But, despite this advanced equipment, many calibration engineers still demand the fail-safe method of bolting copper tubes to the engine block and running them into the control room of the test cell. Sometimes, even before a knock event is observed on the in-cylinder pressure traces, the copper tubes do an amazing job of providing a very clear audible crackle of the knock occurrence to the calibration engineer.
Calibration engineers run a grid of speed and load points to cover the whole operating range of the engine and vary spark timing, air-fuel mixture and boost pressure (in force-fed engines) to determine the onset of knock. For improved efficiency and lower exhaust temperatures, lower boost values and more advanced timing in a turbopetrol engine before the onset of knock are run. Therefore, knock calibration is a balancing act of these variables in order to find the optimal settings.
The pressure traces of each cylinder are used to determine the onset of knock. These traces are correlated to the signal received from the knock sensor (see The knock sensor on page 117), and fast Fourier transforms (FFT) are used to determine the centre frequencies of the knock events for each cylinder. These thresholds are calibrated to the ECU so that it can determine when a knock event occurs and then take the appropriate action.
Clever knock-control strategies
In the past, engines were calibrated for the lowest-grade of petrol and lowest octane number, and most stressful operating conditions. Therefore, it was likely that most engines ran inefficiently.
Today, thanks to highly advanced engine-management systems, manufacturers use clever software algorithms in combination with knock-control strategies to optimise the ignition to run close to the knock limit. Essentially, spark timing is advanced in small increments until the onset of knock is detected before the timing is retarded to a safe limit. This happens in real-time for every cylinder and firing event. On a four-cylinder engine that runs at 6 000 r/min, this occurs about 200 times a second.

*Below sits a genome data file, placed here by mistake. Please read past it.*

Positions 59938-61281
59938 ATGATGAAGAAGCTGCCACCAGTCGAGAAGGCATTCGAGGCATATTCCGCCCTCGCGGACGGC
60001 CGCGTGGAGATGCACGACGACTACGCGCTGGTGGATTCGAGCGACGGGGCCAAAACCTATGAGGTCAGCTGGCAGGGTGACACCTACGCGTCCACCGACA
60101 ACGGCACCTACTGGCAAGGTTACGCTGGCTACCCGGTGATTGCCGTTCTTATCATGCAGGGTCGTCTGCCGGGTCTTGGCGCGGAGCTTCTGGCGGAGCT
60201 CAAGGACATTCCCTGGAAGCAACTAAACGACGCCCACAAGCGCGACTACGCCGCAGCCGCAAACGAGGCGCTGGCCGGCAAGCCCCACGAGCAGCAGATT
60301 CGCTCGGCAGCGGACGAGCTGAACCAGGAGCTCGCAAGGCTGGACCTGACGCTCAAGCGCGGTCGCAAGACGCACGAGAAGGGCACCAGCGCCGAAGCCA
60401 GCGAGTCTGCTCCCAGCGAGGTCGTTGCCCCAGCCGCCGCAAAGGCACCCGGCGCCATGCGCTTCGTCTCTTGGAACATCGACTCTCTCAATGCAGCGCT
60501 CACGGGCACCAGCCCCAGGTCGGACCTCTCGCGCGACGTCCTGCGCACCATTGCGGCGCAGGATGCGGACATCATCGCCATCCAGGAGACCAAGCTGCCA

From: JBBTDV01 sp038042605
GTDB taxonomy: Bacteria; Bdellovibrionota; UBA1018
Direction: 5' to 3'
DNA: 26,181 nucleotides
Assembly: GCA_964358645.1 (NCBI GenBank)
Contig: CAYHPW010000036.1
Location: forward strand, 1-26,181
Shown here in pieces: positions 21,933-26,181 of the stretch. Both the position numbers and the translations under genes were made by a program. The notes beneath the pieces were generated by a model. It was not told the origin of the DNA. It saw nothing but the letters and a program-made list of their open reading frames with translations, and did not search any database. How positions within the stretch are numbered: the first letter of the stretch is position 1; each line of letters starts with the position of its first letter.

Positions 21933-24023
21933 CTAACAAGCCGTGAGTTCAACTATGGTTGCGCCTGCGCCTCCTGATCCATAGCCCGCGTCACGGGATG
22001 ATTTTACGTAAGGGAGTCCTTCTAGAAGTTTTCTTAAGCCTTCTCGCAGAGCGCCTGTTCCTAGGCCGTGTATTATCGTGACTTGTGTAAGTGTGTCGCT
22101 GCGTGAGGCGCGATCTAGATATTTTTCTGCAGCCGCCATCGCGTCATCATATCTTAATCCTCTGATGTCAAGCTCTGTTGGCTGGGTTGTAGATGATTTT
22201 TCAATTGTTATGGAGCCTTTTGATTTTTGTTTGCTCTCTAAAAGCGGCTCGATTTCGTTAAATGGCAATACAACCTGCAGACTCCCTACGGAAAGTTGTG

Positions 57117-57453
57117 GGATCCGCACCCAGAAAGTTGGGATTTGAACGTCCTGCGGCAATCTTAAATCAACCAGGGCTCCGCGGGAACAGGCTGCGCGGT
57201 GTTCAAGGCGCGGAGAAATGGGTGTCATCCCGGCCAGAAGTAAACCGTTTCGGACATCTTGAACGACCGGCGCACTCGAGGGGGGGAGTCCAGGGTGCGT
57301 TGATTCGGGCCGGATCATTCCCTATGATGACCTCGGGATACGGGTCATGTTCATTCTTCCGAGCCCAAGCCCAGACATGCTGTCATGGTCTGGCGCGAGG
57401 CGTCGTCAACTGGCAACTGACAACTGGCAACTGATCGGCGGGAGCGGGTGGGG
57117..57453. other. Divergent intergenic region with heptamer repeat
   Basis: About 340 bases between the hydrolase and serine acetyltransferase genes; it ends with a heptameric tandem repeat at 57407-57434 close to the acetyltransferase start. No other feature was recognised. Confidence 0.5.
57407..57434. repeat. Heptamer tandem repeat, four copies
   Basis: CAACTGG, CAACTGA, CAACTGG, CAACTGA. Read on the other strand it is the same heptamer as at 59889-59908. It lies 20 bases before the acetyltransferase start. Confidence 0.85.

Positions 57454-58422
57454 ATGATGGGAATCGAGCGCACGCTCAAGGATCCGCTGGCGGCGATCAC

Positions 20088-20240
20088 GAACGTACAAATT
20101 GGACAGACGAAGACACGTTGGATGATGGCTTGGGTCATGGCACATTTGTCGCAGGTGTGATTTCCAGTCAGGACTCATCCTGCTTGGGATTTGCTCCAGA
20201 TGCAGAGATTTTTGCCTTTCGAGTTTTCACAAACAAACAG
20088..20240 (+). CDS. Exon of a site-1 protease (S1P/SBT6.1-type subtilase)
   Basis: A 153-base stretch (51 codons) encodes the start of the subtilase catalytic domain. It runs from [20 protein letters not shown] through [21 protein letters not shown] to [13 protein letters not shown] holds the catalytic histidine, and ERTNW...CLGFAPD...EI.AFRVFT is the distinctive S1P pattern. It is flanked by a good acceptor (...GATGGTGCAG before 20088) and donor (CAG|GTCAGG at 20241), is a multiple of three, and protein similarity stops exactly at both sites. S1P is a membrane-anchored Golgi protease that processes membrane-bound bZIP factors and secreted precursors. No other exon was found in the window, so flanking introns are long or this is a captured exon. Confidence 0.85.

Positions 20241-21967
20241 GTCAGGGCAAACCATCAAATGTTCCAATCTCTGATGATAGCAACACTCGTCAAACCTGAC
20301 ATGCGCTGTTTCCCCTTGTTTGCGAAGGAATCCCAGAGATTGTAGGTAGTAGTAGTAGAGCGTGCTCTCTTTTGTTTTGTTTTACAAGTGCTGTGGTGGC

Bentley Arnage example
In 2007, while working at Integral Powertrain in the UK, I was involved in the engine-development programme on Bentley’s 6,75-litre twin-turbo V8 engine. The output targets at the time were 373 kW and a massive 970 N.m while running on 95-octane fuel. Bentley faced the problem that the Arnage would be sold round the world, including regions where only 87 octane fuel was available. Therefore, we had to calibrate the Bosch knock-control strategy to retard the timing to protect the engine when a lower octane rating than 95 was used. This meant that power dropped significantly, but we were able to protect the engine and stay within exhaust-temperature limits.
Octane versus performance
Many people incorrectly associate the octane number of petrol with energy content. Rather, the octane number is a measure of the fuel’s resistance to knock, with higher numbers denoting more resistance. Modern vehicles (especially performance vehicles) produce more power when high-octane petrol is used because of adaptive knock-control strategies (see Calibrating knock-control strategies on the next page). These control algorithms advance ignition timing when higher-octane petrol is used until the new knock limit is established. By advancing the ignition timing, the power output is increased.
The knock sensor
Although in-cylinder pressure transducers are the most accurate way of determining the onset of knock, they are expensive and so unsuitable for use in mass-produced engines. Therefore, automakers rely on high-frequency accelerometers to “listen” for the onset of knock. These sensors use piezo-electric technology and are capable of measuring in the range of 5-20 kHz. Normally, a knock sensor bolts directly onto the block of an engine because the metal-alloy does a fine job of transmitting the combustion vibrations. This allows an inline engine to have only one knock sensor covering all the cylinders, whereas a V-layout engine would require a knock sensor for each bank.